A special exhibition about World War One opens at Kingswood Heritage Museum on 1st April, and the centrepiece is a rare Kingswood-made Douglas motorbike that was used on the front line.
By the end of the Great War, the Douglas factory had made more than 25,000 machines for the military.
Among the many exhibits are diary extracts of Private Albert Cleaver, the grandfather of the museum’s current curator Alan Bryant.
There is also a section of the role of local footwear factories, including GB Britton, which were making boots for the soldiers, alongside a feature on the Warmley Grenadiers – around 60 local women who made hand grenades.
Isaac Crane established a fireworks factory in the 1890s just a few hundred yards from Warmley Station but at the outbreak of World War One that ceased and large supplies of hand grenades left the site via the station to be transported to the war zones.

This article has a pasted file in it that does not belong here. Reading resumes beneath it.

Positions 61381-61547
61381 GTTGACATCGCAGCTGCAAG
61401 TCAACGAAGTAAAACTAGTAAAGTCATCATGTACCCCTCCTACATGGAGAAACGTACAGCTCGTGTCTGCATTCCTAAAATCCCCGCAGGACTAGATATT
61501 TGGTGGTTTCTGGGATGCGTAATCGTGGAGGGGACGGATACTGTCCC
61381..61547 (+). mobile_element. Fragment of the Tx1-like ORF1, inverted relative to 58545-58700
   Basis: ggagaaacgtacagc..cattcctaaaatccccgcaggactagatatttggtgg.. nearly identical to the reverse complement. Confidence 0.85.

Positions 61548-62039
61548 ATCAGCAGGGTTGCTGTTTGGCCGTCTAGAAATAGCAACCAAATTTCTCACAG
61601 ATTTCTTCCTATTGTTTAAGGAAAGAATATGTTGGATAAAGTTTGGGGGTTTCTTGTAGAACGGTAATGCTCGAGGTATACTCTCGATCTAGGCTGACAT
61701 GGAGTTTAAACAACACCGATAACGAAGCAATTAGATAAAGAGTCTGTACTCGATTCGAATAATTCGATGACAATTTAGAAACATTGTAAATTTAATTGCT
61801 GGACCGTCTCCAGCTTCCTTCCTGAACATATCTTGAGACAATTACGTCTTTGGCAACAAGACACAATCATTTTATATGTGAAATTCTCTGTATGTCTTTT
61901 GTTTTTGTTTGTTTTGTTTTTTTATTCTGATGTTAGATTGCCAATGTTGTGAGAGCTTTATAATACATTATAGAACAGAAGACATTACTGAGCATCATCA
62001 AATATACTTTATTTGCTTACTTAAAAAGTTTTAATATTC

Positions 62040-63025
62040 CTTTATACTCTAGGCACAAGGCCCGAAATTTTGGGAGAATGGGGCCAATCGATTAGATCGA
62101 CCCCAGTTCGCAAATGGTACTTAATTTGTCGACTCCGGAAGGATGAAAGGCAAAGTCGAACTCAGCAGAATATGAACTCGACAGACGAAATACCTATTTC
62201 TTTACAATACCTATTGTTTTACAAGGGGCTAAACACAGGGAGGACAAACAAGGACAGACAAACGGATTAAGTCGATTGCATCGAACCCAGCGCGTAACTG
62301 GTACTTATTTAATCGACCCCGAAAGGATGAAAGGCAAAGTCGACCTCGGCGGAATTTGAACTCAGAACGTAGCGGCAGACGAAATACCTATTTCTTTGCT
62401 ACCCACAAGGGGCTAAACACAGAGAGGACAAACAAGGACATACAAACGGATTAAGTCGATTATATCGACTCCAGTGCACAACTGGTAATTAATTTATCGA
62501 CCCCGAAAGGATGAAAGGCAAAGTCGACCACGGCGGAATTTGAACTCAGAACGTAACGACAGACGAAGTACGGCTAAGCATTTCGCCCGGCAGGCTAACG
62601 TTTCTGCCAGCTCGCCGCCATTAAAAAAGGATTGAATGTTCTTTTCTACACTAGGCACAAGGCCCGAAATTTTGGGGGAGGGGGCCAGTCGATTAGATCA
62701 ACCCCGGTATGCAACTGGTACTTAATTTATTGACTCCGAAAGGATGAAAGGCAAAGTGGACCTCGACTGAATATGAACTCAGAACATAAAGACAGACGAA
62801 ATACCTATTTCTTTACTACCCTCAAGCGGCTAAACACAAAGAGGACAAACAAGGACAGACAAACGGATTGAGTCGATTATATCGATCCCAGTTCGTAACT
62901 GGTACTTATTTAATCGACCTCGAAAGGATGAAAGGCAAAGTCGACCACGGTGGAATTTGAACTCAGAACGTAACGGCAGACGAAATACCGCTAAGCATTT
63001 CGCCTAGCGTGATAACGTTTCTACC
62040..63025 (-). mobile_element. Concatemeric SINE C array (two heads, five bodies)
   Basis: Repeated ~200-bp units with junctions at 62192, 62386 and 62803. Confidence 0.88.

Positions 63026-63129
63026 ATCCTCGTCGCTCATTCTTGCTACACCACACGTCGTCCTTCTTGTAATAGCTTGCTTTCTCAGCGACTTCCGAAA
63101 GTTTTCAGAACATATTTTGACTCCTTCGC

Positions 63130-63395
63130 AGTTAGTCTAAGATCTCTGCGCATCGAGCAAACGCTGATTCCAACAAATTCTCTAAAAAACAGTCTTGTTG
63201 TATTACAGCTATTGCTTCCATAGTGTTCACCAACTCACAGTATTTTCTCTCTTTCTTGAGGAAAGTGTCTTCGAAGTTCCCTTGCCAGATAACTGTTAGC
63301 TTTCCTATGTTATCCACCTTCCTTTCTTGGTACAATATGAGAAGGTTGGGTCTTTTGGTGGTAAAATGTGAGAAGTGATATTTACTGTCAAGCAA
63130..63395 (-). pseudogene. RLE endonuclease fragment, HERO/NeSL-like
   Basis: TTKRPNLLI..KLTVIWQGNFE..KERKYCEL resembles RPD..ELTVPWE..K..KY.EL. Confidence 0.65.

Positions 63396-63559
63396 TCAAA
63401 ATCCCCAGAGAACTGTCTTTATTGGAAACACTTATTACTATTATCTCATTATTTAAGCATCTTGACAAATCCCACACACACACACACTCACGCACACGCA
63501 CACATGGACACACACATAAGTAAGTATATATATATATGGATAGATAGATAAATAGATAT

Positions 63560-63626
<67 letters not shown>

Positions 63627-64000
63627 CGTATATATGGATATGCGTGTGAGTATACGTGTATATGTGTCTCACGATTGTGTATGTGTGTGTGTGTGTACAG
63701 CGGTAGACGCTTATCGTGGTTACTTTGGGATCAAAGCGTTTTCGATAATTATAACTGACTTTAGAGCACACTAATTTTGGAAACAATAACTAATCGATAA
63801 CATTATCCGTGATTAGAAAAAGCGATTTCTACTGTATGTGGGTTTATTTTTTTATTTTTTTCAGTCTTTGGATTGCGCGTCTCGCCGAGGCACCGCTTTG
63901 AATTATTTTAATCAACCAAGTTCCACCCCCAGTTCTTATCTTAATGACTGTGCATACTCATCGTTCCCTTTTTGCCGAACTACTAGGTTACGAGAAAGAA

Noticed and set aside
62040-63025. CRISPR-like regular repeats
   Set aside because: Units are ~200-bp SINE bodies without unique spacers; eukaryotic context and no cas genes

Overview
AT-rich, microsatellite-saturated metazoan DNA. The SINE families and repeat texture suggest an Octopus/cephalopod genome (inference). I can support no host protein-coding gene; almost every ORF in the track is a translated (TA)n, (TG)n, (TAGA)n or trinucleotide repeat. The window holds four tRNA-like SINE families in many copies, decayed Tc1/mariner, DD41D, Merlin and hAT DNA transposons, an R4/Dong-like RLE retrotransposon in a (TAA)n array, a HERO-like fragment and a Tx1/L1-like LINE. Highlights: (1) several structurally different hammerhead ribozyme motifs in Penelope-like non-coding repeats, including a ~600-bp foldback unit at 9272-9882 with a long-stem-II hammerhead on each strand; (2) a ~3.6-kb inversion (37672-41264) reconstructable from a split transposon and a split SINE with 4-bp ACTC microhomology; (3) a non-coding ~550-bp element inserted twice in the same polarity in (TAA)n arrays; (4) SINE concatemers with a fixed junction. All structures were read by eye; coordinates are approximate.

In lighter moments the girls from Crane’s were involved in sports days against the Kingswood Douglas ladies. At the end of hostilities, production at Warmley reverted back to fireworks.
There are also pictures in the exhibition of Cossham Hospital and the now demolished Cleve Hill VA Hospital in Downend where injured soldiers were treated, plus a section on the work of the Red Cross during the war alongside a look at the work of the organisation, which has a base in Warmley, today.
And the exhibition also takes a look at the war memorial in Downend where there is a tribute to local Boy Scouts who perished in the war.
From 1st April to 30th November the museum in Tower Lane, Warmley, is open every Tuesday, Saturday and Sunday from 2pm to 5pm. Entrance is £2 and under-12s are free, accompanied by a parent or carer.